I’ve read many of Ruth Reichl’s other books, including the novel she also worked on during this year of unemployment (Delicious!). My Kitchen Year is divided into seasons – Fall, Winter, Spring, Summer – and chronicles her time spent in two residences, a New York City apartment and a country home, upstate.
My Kitchen Year happened to resonate with me, personally, because I had an unexpected six months of unemployment starting in the late fall of last year, which caused me to reevaluate my career and how I spent my time. Like Ruth Reichl, who found so much comfort in the kitchen during her year at home while looking for new employment, I did more cooking than usual during those months and also found it soothing. Although, unlike Ruth Reichl, I didn’t write a book (much less a cookbook AND a novel) during my time of unemployment, I discovered that preparing healthful meals can be as relaxing as baking, and got a lot more creative with salads, so I count that as an overall plus.
Being Mortal by Atul Gawande is a short book that everyone should read. The author writes not only with an expertise in medicine (surgery) — as a doctor who has talked with many patients over the years — but from personal experience with family and family friends.
The awful choices that people face when given a terminal diagnosis are much more tragic when the sick person is young. The author acknowledges this, but the main focus of the book is on people who, with advancing age, are faced with choices (both for themselves and for loved ones) between what all appear to be poor options (because returning to an earlier state of health and vigor — the only really good option — isn’t an option.) Dying is a sad time, even if the dying person is 100 years old, but medical professionals’ approaches to dying tend to be institutionalized or textbook (doctor/patient), rather than time-consumingly tailored to the needs and desires of an individual who is sick or whose body is wearing out.
An excerpt from the middle of Being Mortal:
“The simple view is that medicine exists to fight death and disease, and that is, of course, its most basic task. Death is the enemy. But the enemy has superior forces. Eventually, it wins. And in a war that you cannot win, you don’t want a general who fights to the point of total annihilation. You don’t want Custer. You want Robert E. Lee, someone who knows how to fight for territory that can be won and how to surrender it when it can’t, someone who understands that the damage is greatest if all you do is battle to the bitter end.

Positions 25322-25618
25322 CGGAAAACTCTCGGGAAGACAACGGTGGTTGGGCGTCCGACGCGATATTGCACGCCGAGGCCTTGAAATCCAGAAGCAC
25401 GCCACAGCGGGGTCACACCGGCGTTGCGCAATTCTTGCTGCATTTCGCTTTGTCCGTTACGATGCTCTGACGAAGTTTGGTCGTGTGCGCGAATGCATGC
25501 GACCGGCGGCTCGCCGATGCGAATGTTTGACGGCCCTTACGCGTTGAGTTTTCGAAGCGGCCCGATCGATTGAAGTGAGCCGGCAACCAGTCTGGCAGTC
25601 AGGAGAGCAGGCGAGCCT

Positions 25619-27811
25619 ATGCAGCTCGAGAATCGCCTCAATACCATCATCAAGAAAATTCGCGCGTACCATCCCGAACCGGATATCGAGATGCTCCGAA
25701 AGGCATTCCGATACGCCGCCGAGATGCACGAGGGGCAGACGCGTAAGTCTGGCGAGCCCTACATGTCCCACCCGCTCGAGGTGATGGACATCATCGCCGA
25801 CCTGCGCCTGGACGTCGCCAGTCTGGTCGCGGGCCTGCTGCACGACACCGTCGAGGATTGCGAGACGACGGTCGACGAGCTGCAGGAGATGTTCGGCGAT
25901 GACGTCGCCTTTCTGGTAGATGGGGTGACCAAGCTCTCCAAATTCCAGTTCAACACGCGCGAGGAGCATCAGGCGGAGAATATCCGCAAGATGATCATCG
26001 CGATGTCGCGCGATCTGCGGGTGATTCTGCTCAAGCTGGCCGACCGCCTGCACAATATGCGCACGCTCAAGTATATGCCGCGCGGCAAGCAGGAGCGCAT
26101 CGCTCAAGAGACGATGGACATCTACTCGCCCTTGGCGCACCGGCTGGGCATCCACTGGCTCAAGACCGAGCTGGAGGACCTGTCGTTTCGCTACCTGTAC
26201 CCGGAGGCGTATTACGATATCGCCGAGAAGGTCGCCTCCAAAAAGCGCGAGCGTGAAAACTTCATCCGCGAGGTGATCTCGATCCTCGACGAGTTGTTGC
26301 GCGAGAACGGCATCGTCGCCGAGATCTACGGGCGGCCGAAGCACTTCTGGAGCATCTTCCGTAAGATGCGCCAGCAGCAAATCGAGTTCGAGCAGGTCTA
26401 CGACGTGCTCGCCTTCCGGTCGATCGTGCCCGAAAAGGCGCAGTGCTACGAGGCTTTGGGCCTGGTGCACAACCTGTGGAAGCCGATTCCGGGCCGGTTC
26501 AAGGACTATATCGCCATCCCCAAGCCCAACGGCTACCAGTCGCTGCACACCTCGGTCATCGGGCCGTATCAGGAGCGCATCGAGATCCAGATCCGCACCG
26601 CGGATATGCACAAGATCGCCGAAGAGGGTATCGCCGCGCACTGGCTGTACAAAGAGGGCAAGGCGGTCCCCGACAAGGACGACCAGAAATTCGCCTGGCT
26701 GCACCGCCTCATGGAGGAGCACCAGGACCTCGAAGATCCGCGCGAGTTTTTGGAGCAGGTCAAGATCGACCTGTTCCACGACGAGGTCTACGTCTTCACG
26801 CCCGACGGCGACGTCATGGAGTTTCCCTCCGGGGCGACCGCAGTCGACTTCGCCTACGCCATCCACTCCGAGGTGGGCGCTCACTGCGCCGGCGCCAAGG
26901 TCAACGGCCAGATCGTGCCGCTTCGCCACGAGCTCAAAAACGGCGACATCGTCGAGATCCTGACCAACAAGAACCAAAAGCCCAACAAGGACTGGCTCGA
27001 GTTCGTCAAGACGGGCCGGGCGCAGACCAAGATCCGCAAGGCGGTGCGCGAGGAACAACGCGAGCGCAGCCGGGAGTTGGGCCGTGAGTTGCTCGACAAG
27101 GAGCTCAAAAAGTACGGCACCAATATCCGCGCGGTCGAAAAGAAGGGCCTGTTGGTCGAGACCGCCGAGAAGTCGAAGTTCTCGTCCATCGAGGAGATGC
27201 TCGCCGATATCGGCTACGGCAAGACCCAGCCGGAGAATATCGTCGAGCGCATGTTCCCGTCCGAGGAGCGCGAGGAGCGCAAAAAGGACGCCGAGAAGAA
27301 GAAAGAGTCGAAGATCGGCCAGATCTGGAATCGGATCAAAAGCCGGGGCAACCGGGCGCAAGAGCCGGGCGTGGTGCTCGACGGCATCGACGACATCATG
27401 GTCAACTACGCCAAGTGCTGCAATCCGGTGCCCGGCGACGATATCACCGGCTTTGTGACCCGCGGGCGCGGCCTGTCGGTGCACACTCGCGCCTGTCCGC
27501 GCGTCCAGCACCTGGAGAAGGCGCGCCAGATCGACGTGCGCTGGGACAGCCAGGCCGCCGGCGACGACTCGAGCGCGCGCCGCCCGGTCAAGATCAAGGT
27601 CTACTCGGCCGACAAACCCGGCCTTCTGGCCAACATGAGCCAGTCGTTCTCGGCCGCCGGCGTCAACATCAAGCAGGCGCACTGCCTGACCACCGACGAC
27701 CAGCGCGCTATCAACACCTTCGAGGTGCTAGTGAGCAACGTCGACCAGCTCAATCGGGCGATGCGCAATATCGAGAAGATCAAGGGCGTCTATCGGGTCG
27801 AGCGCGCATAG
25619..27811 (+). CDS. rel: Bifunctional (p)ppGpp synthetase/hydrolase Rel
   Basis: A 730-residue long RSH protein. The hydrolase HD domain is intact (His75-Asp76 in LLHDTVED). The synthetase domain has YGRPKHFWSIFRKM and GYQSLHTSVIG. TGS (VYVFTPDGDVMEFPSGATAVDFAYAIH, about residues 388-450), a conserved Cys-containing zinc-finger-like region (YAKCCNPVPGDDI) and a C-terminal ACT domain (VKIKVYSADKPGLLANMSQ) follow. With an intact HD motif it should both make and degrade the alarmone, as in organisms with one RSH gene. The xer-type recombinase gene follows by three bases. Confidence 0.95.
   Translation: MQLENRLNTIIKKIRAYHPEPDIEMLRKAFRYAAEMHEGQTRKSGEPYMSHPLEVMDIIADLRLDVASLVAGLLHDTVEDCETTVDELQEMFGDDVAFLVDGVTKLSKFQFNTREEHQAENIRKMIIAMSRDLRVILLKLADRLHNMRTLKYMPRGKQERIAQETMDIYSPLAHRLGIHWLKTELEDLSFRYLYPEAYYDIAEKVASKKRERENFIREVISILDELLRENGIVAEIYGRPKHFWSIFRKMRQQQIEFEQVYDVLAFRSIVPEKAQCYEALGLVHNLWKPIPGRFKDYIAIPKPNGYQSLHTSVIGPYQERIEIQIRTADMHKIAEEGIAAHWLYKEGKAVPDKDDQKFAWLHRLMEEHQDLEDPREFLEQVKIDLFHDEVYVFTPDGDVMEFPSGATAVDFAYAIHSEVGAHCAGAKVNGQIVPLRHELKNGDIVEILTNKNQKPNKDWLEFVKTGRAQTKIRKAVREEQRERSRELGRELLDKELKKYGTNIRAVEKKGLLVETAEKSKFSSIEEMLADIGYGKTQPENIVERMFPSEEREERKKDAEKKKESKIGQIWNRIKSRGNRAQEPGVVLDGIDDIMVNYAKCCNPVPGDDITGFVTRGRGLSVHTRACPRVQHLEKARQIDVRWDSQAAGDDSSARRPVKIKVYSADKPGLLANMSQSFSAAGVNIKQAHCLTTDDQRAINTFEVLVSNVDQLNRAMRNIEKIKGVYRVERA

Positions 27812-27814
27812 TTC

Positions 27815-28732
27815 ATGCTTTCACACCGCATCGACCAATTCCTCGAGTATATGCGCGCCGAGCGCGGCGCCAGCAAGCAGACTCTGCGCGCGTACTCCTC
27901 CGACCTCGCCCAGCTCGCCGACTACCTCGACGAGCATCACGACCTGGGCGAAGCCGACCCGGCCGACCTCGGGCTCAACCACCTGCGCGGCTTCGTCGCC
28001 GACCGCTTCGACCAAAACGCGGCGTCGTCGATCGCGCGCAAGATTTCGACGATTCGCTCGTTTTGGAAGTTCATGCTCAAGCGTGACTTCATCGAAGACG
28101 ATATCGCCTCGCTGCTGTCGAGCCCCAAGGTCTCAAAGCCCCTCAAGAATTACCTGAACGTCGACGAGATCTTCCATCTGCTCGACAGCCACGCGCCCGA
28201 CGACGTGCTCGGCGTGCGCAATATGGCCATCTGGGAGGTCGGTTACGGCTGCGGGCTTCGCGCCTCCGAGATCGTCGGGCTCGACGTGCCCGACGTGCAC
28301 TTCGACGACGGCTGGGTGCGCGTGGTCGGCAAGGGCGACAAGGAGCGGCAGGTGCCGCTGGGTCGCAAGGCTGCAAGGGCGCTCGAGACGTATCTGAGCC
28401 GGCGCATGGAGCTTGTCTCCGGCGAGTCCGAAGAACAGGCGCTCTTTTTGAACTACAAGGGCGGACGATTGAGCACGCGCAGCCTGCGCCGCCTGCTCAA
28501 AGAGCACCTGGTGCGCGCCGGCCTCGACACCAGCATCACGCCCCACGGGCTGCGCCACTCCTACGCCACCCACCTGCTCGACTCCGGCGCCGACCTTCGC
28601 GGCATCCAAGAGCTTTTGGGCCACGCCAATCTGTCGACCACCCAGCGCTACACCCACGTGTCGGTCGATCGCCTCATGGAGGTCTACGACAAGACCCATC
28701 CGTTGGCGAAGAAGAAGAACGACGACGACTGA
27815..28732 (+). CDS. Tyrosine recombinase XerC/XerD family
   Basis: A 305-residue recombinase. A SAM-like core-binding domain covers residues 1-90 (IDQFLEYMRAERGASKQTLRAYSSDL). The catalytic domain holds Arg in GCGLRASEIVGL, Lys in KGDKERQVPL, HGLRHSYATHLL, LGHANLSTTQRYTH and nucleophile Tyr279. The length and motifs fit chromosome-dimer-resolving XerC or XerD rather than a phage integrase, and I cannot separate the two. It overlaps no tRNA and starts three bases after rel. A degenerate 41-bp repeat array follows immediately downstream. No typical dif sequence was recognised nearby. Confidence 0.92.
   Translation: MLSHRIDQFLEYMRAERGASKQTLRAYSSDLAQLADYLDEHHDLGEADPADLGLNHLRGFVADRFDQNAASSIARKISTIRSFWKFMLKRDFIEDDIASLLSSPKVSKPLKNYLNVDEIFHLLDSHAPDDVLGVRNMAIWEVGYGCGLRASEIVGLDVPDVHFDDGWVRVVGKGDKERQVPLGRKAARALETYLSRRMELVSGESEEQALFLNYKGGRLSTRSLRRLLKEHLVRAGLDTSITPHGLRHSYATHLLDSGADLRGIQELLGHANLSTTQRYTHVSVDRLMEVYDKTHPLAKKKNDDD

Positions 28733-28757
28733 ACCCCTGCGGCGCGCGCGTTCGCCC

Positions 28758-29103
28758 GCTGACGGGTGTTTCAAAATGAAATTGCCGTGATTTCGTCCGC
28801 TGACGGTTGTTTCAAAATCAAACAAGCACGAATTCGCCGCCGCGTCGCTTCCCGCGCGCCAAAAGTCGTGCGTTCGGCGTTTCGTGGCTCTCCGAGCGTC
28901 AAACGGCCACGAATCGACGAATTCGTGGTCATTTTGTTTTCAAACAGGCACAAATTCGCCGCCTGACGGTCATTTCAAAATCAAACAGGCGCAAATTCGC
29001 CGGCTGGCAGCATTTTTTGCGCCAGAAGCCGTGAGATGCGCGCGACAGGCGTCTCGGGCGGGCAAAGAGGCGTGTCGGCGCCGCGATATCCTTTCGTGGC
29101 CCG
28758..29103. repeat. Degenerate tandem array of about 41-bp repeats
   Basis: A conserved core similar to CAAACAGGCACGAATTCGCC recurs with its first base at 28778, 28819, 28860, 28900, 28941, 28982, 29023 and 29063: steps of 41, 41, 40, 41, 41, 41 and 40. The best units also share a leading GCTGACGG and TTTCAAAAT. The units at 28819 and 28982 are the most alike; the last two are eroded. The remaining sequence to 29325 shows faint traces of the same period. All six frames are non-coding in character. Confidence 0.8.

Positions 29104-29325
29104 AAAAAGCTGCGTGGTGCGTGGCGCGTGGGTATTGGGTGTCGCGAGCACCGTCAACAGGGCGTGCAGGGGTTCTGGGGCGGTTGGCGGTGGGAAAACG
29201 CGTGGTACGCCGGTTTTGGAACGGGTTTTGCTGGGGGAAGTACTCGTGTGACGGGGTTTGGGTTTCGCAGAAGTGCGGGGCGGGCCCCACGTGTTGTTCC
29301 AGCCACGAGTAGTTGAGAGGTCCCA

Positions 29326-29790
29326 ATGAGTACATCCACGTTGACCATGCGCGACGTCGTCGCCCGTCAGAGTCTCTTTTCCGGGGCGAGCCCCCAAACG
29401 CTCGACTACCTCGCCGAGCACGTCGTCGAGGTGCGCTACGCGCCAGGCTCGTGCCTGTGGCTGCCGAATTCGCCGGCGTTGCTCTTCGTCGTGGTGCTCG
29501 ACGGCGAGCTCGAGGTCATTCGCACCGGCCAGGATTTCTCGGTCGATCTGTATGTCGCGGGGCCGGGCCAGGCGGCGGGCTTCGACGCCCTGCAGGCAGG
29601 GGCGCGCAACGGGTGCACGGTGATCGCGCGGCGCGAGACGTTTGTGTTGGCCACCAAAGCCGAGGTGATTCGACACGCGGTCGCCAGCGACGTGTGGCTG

More often, these days, medicine seems to supply neither Custers nor Lees. We are increasingly the generals who march the soldiers onward, saying all the while, ‘You let me know when you want to stop.’ All-out treatment, we tell the incurably ill, is a train you can get off at any time — just say when. But for most patients and their families we are asking too much. They remain riven by doubt and fear and desperation; some are deluded by a fantasy of what medical science can achieve. Our responsibility, in medicine, is to deal with human beings as they are. People die only once. They have no experience to draw on. They need doctors and nurses who are willing to have the hard discussions and say what they have seen, who will help people prepare for what is to come — and escape a warehoused oblivion that few really want.” — Being Mortal, by Atul Gawande
Being Mortal is about
how to figure out what is most important to an individual at the end; how perspectives change and continue to change as the end of life approaches;
how medical professionals can help patients make decisions when available treatments don’t exist yet, are risky, or have already failed;
how to talk with each other about what we value most;
and, most of all, how to listen to what patients and loved ones are trying to tell us.